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27 years later, 'Mortal Kombat' transcends gaming as an icon of gore and parental outrage

27 years later, 'Mortal Kombat' transcends gaming as an icon of gore and parental outrage

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LOS ANGELES (CIRCA) — If you asked what the most violent video game of all time is, the response would undoubtedly be "Mortal Kombat."

Since it hit arcades in 1992, "Mortal Kombat" has been a figure of controversy for its over-the-top violence and signature fatalities, but the game remains a fan favorite to this day.

Mortal Kombat 11 Sub-Zero screen grab
A glimpse at Sub-Zero in "Mortal Kombat 11." (NetherRealm Studios)

The game was even presented in a 1993 congressional hearing on violence in video games that led to the creation of the Entertainment Software Ratings Board (ESRB) which gives games their ratings today.

Check out the video below to hear then-Sen. Joe Lieberman, D-Conn., describe fatalities in gory detail—it does not disappoint.

1993 Senate committee hearing on violence in video games

But despite opposition, and even being banned in some countries, "Mortal Kombat" has become a cultural phenomenon.

The franchise has spawned more than 20 game releases as well as TV shows such as "Mortal Kombat: Conquest" (1998-1999) and "Mortal Kombat: Legacy" (2011-2013), as well as 1995's feature film "Mortal Kombat" and its sequel "Mortal Kombat: Annihilation" in 1997.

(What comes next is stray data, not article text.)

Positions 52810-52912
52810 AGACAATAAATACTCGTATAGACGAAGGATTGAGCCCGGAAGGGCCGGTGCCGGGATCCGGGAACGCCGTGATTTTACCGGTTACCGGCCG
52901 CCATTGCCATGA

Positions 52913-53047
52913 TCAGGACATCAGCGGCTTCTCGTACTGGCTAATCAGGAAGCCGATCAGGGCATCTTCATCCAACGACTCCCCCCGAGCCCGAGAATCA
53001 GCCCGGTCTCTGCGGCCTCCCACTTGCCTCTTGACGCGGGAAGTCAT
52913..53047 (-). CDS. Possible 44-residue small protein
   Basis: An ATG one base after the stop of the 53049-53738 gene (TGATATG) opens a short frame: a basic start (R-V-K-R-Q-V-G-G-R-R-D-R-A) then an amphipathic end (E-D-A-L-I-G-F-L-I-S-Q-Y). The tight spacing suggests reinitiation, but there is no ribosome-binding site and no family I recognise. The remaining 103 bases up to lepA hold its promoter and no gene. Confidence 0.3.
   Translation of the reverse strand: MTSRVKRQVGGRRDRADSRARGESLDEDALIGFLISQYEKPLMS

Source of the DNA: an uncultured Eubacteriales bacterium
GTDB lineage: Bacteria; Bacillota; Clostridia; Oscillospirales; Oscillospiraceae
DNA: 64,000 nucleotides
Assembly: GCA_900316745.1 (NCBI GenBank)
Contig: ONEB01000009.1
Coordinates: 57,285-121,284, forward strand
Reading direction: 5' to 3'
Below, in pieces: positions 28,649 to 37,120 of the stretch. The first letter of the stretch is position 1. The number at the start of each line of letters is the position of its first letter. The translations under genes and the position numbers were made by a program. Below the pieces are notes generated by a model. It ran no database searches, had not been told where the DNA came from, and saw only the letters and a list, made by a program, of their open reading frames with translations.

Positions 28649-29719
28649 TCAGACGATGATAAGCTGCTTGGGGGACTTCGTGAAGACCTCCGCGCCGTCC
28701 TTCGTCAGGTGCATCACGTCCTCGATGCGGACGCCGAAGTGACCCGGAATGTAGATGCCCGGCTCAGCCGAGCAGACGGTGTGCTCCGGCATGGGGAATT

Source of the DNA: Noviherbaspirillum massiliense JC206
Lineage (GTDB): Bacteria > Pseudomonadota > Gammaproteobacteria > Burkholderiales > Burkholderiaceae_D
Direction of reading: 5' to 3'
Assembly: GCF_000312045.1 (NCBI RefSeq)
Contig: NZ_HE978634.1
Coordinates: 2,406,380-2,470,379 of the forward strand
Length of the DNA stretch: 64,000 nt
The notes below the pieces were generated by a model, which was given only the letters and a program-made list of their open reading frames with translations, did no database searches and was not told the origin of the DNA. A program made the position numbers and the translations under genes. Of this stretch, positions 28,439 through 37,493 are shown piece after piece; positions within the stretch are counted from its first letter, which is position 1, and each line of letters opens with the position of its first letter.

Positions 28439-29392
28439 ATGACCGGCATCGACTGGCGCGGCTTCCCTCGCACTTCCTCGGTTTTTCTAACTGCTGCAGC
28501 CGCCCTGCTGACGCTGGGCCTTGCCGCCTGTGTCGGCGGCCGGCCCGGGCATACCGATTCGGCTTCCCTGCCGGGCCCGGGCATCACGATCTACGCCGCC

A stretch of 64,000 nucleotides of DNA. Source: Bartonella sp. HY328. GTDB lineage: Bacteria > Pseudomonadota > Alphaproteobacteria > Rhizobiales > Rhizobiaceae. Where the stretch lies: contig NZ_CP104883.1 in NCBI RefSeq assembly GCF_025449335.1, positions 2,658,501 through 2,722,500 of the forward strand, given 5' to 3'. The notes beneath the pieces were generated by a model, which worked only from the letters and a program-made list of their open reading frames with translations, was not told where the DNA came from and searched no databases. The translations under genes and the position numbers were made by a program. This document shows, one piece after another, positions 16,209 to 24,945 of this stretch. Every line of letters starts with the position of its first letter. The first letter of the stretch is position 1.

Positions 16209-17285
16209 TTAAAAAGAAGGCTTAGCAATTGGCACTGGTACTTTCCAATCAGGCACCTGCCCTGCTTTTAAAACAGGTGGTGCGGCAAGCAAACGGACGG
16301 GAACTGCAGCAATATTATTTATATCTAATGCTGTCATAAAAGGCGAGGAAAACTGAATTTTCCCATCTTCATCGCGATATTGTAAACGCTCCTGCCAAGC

The trailer for 1995's feature film, "Mortal Kombat"

In 2019, "MK" is still going strong with the upcoming release of "Mortal Kombat 11" slated for April.

Game publisher WB Games and developer NetherRealm Studios celebrated the game's completion and kicked off its grand press tour with a massive reveal event in Los Angeles, featuring early gameplay, photo experiences, tattoo stations, a rage room, custom clothing and much more.

"Back in the arcade days, it was just, oh my God, I was in Chicago and I happened to see the new 'Mortal Kombat,'" said longtime "Mortal Kombat" art director Steve Beran, who joined the team back in 1995. "This was before the internet even, so the word wouldn't really spread. It wasn't even structured as it is today where you know when a game is coming out ... it was completely different from how we release games now."

ronda.jpg
Professional fighter Ronda Rousey voices the classic character Sonya Blade in "Mortal Kombat 11." (NetherRealm Studios)

"MK's" fanbase has attracted not only gaming fans, but also real-life fighters like Ronda Rousey, who joins "Mortal Kombat 11" as the voice of Sonya Blade. "It was an honor to work with Ronda Rousey," said Baran. "She's such a dedicated 'MK' fan. She is Sonya Blade to me."

The live-streamed event drew in well over 100,000 concurrent viewers to NetherRealm's Twitch channel, where a multitude of new mechanics were revealed, as well as unprecedented character customization and the return of legacy fighters like Baraka.

"They can do something no one else can do, and that's the blood and the gore, and the violence," said YouTuber and gamer Steven Williams, known by his online alias Boogie2988. "The brand is a good fighting game, but with more gore and violence than you can ever, and no one else will ever be able to copy."

"Mortal Kombat 11" comes to console and PC on April 23, 2019.

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